Tag Archives: I2C

AVR basics: using the I2C bus #4 – receiving data

This builds on the previous two posts that dealt with the fundamentals of sending data over the I2C bus on AVR microcontrollers and then how you actually do it. Receiving is a similar process, except for a couple of slight wrinkles. The procedure is something like this: Set a start condition. Send the slave’s address across the bus along with… Read more »

AVR basics: using the I2C bus #3 – sending data

In part 2 we looked at the fundamentals of how data is transmitted over the I2C bus. Now let’s actually do it. And, as usual with AVR microcontroller stuff, it’s all about registers. As before, our focus here is on AVR microcontroller chips such as the ATMEGA328P that have a proper I2C interface. There are four main registers that concern… Read more »

AVR basics: using the I2C bus #2 – transmitting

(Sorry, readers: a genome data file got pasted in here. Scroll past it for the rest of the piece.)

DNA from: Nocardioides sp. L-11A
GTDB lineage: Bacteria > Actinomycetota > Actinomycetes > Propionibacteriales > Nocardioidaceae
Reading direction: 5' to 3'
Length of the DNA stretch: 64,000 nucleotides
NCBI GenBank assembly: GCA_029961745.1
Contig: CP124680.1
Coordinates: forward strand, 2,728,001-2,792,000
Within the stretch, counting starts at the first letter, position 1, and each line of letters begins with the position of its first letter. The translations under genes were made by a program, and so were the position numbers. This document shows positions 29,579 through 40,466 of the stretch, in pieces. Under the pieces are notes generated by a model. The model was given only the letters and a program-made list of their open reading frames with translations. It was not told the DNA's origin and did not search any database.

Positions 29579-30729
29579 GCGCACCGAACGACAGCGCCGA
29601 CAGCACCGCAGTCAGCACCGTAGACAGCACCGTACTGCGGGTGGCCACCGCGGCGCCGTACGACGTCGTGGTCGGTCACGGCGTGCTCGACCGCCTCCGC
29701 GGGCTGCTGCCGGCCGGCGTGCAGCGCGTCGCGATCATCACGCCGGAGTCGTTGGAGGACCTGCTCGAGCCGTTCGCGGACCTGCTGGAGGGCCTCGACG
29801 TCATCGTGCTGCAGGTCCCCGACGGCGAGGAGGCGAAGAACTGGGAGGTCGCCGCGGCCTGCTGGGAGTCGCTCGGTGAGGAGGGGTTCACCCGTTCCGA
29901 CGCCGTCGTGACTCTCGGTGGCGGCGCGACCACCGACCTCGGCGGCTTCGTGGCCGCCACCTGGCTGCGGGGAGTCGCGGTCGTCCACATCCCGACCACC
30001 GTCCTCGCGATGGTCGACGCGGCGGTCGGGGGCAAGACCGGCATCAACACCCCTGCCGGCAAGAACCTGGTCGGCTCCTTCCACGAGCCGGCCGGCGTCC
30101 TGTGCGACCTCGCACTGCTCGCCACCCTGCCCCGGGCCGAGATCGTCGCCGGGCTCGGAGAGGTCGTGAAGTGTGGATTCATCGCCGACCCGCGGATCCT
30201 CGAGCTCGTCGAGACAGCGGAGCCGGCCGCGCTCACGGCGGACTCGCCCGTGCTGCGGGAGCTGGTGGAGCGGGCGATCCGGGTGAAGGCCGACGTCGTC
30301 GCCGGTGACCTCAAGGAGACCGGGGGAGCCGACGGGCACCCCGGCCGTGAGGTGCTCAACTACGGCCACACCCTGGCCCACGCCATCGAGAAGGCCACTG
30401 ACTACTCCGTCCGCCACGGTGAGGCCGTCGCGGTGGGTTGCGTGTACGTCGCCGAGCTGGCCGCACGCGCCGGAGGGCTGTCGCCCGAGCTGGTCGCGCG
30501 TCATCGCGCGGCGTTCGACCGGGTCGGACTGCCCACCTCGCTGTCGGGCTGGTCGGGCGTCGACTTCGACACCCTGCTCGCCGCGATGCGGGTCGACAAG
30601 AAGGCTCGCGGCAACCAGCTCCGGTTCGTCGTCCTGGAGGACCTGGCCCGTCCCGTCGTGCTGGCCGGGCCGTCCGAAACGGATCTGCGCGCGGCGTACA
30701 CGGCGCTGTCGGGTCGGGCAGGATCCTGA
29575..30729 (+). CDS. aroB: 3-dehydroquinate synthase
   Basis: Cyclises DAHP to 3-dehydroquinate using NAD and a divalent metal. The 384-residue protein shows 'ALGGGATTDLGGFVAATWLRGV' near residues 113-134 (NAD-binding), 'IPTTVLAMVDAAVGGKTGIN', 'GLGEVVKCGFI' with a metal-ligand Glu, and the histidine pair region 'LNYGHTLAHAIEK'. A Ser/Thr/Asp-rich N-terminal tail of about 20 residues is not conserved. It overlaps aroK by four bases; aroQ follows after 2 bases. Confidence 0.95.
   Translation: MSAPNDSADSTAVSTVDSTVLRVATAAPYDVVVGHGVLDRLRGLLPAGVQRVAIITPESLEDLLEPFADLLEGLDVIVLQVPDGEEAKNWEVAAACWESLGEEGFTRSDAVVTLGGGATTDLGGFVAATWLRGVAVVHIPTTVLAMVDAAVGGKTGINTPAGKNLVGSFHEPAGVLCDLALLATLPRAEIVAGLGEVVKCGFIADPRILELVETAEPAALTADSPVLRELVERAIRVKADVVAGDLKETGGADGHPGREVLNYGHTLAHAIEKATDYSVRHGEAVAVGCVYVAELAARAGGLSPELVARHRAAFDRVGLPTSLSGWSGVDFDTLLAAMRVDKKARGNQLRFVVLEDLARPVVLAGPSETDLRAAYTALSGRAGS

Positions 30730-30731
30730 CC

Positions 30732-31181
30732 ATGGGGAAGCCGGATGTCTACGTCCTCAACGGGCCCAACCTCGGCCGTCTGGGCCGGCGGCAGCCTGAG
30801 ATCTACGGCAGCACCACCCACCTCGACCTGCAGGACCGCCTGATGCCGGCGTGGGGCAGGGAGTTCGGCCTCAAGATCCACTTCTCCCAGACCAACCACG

So in the first post in this series, we looked at how to configure the bus speed for I2C. Now we’ve got that out of the way, let’s start sending stuff over the bus. The I2C bus is quite complex – at least compared to bog-standard, UART-based serial or SPI. Fortunately, Atmel has done a lot of the hard work… Read more »

AVR basics: using the I2C bus #1 – bit rate

When I first started playing around with Arduinos I quickly grew to like the I2C bus, and for a couple of good reasons. First, it was easy to use. And second, there are lots of fascinating devices out there, including displays and sensors, designed to work with it. Created by Philips Semiconductor, now NXP, the Inter-Integrated Circuit bus was designed… Read more »

Do you know what your code’s doing?

It seems like an obvious point, but it’s sometimes handy to know what your code is up to. If you normally write code for desktop systems – and especially if you’re hacking out something that works on the command line – then it’s easy. Just pepper your program with print statements to show the state of play. (Then try to… Read more »

Fault finding: the aha! moment

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Well, maybe not so much aha! More like FFS. Weird as it sounds, debugging errors is one of the things I enjoy about both coding and electronics. I’m an amateur in both fields and waste little time on planning my projects. I prefer just to delve right in. Rather than sketch out a circuit first, for example, I just get… Read more »